World Sleep Day: I tried napping in the middle of the workday | Ladders

For me, midday naps had pros and cons.
Science of Work

I tried napping in the middle of the workday. Here’s what I learned.

Naps aren’t just a great Saturday afternoon activity. They can also, according to some studies, do wonders for your productivity during the workweek.

For example, a study showed that NASA pilots who took a 25-minute nap were 35% more alert and two times as focused as those who didn’t. Other studies have found 10- to 20-minute “power naps” can boost alertness and help improve our ability to focus.

I decided to do an informal experiment to see if a midday nap during the workday would positively affect my productivity level.

My rules were pretty straightforward: I had to nap sometime between 11 a.m. and 2 p.m. (so that it was truly the middle of my workday), my naps were 25 minutes in length, and I had to do at least two hours of work afterwards to see if there was any effect on how much I was getting done.

After four days, here are three things I learned.

1. I felt more productive — several hours later

I didn’t wake up from my naps feeling more alive and ready to take on the world. There was a period of disorientation followed by some extended grogginess, and since I was napping when I should have been working, that fuzzy post-nap feeling wasn’t all great for my workflow.

What was interesting, however, was that I was more productive one to two hours after napping during times when I’d normally be in a down period.

I’m usually someone who’s most productive in the early morning and late at night, and I go through a slump in the early afternoon after I eat lunch. While napping at 11 a.m. made me groggy around lunchtime, it did make me feel more awake around 1 p.m. than I normally am, which was great for powering through work that I may have otherwise procrastinated.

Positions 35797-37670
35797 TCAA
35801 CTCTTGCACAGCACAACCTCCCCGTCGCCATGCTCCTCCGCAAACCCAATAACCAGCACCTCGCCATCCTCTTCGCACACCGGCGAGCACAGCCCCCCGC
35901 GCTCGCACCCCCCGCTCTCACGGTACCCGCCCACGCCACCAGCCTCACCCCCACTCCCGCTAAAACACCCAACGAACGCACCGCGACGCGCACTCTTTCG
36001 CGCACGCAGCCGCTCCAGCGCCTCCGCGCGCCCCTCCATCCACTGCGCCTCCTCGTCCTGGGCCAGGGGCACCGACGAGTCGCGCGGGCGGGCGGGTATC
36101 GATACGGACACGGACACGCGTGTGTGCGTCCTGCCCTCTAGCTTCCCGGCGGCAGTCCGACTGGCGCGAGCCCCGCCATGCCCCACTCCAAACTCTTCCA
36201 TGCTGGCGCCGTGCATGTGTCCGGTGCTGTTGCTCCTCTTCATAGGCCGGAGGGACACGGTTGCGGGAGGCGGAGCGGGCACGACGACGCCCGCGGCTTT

2. I had trouble going to sleep on command

Even if we’re exhausted by the end of the day, most of us take at least a few minutes to fall asleep at night — and napping is no different. By the time I got settled and started to feel drowsy, half of my scheduled nap time was already over.

On the last day, I tried something called the 4-7-8 breath exercise from a holistic physician named Dr. Andrew Weil to see if it would help me relax and go to sleep more quickly. The exercise calls for touching your tongue to the roof of your mouth while you breathe in for four counts, hold your breath for seven counts, and exhale for eight counts. As someone who has trouble shutting her brain off, the technique helped me relax.

Another idea would be to give myself extra time to fall asleep.

3. Drinking caffeine before didn’t help right away

Studies have shown that ingesting caffeine before resting can lead to a feeling of alertness right after, so I was curious to see if this would do anything during my midday nap.

While I’m not a coffee drinker, I do drink incredibly strong green tea, so I drank a cup about 15 minutes before settling in for my workday siesta.

I didn’t have the “woke up feeling alive” reaction that many people in studies have reported, but I definitely felt that caffeinated alertness about an hour after napping.

Are mid-work naps worth it?

Of course, I can only speak from my personal experience after four days of midday naps. The biggest question I still have is whether feeling more productive a couple hours after the nap is worth the grogginess I felt when I woke up.

While I don’t think I’d be able to do a midday nap as part of my routine every day, it might be worth it on days when I need to get a lot done during the afternoon and can’t afford my typical post-lunch slump.

Lily Herman is a New York-based writer, editor, and social media manager.

Lily Herman

Lily Herman is a New York-based writer, editor, and social media manager whose recent bylines include Fast Company, Forbes, Cosmopolitan, Newsweek, ELLE, Teen Vogue, and TIME. You can check out her personal website and find her perpetually on Twitter.